As Bashir Ahmad opened his mosque for prayers in Queens on Sunday, he was brutally attacked from behind by a man wielding a knife. “He hit me, hit me, hit me, hit me,” said Ahmad. “For like six or seven — I don’t know how many.” The assailant cursed repeatedly and yelled, “(Expletive) Muslim. I will kill Muslim.” Ahmad suffered six stab wounds in the back, slashes to his head, thumb, side, and leg, and was bitten on the nose as he fought back, causing the assailant to flee. A hospital in Queens stapled and stitched him back together.
An immigrant from Afghanistan, Ahmad is a Halal food truck vendor. Because of the slashed thumb, he won’t be serving food for awhile. Nevertheless, Ahmad isn’t angry. “He was crazy,” he said. “If somebody’s crazy, what message could you send him?” Instead, he is leaning on his faith as much as ever, not allowing the attack to affect his religion or keep him from the mosque. “I love my religion,” he told the New York Daily News. “It is my heart.”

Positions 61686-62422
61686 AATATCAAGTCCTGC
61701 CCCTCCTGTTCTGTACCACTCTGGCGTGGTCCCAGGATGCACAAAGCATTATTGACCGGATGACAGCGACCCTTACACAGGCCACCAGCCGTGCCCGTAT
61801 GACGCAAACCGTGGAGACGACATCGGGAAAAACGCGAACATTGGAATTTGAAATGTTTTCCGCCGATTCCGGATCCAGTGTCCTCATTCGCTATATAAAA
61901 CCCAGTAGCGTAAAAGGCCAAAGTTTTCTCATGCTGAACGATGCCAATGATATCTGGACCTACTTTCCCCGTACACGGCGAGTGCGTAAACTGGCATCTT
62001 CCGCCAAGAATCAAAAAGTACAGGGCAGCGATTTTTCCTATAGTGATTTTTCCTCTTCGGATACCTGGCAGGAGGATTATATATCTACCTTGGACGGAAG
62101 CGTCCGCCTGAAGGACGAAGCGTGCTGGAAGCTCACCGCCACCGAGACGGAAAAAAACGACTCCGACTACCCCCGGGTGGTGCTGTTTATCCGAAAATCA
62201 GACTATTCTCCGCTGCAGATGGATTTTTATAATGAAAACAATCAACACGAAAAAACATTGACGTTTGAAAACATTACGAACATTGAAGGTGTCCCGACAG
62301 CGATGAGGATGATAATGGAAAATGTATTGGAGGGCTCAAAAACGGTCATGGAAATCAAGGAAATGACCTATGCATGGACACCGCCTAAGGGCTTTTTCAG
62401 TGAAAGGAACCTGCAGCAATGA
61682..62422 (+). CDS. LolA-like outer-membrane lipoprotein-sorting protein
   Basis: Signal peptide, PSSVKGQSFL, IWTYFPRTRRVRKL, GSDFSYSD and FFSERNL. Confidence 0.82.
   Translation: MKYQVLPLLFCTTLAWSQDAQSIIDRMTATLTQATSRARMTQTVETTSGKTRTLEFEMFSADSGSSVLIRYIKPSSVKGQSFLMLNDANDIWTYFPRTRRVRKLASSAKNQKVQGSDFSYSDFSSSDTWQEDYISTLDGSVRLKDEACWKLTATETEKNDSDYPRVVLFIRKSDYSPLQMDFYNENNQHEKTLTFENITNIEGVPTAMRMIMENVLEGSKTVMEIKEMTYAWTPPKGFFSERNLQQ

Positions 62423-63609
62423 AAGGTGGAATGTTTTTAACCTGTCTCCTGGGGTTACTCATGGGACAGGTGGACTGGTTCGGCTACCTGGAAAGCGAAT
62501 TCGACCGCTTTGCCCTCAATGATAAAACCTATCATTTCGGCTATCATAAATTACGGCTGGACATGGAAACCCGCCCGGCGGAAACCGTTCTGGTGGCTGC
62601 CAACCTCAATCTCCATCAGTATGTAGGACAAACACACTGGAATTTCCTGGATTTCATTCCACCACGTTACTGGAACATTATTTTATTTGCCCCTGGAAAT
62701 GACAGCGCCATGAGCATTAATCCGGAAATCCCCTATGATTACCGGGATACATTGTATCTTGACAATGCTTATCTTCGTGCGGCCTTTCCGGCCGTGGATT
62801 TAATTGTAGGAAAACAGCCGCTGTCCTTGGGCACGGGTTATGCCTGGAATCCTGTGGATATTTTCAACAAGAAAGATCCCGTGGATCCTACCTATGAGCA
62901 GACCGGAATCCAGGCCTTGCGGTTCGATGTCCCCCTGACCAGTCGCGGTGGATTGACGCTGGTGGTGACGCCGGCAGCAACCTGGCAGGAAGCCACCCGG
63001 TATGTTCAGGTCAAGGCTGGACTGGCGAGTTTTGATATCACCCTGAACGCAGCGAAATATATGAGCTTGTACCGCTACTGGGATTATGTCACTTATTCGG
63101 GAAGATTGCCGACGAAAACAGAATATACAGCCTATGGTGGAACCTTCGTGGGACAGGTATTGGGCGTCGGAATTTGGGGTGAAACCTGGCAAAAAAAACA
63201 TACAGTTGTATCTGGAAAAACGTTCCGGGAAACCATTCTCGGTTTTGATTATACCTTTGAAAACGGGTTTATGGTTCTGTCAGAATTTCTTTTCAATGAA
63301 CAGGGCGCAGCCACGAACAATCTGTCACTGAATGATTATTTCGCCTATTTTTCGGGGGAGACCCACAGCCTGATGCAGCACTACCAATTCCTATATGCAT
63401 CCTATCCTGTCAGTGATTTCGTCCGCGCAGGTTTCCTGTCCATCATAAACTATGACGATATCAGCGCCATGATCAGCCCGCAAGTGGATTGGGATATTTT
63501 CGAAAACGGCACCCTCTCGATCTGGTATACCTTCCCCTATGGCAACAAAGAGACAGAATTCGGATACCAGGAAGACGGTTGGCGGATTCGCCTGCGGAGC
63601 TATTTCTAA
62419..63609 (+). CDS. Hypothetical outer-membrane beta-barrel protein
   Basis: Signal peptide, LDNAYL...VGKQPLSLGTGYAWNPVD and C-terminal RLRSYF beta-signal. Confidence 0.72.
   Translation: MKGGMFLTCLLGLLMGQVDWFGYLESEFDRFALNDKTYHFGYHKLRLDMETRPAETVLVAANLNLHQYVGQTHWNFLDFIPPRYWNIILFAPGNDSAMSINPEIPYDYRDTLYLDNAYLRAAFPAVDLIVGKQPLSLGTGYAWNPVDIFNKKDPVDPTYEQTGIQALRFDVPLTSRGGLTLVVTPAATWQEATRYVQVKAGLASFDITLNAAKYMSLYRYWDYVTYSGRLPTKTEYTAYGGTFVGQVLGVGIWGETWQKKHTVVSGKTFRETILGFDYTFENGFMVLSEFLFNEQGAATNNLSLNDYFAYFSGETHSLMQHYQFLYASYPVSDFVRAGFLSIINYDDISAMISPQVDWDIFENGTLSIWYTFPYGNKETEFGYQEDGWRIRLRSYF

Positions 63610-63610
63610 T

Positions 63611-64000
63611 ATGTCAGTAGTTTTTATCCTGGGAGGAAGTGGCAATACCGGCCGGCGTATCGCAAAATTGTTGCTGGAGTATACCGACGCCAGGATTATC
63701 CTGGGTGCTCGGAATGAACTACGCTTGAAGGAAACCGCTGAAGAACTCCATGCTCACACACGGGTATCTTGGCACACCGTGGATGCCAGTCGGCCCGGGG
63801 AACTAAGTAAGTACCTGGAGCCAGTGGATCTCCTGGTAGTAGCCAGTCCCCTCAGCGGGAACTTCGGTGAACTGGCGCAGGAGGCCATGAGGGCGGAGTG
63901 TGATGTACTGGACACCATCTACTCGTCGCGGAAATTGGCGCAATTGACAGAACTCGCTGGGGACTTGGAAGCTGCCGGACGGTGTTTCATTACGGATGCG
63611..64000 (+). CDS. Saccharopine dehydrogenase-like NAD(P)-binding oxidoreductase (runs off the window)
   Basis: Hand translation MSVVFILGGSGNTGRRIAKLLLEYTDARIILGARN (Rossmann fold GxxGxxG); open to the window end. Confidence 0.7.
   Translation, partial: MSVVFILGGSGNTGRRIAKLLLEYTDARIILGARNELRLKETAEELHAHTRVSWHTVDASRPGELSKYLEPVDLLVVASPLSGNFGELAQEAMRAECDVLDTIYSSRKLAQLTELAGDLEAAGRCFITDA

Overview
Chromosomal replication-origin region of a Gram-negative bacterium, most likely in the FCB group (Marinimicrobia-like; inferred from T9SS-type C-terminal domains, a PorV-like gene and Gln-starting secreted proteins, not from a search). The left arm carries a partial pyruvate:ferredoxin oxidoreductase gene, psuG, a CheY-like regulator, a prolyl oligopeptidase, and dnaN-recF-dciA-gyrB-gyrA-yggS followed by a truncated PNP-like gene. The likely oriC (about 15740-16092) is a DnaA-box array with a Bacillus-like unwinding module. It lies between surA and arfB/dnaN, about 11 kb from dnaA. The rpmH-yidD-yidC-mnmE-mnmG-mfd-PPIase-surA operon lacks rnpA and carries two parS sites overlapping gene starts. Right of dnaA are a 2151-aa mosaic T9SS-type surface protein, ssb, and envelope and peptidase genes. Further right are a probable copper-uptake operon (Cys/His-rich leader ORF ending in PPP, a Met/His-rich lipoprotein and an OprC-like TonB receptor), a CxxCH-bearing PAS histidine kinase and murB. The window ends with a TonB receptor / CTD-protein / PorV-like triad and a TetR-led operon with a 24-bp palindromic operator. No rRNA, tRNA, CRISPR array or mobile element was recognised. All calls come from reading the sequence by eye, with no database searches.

Ahmad’s attitude of acceptance and understanding is remarkable given that New York City has had a recent rash of hate crimes targeting Middle Eastern immigrants. Since July 6th, three Middle Eastern shop-owners in Brooklyn have been shot and killed in their stores by the same gun. The last murder was just two days before the attack on Ahmad. The police fear that a serial murderer may be at work.
But for those who worship at the mosque in Queens and know Bashir Ahmad, his attitude is not a surprise. He’ll still walk there on weekends and unlock the door for prayers, undeterred by the attack. “He’s very peaceful, very humble guy,” said Asim Husain of Flushing. ”I hope they catch the guy before someone else gets hurt.”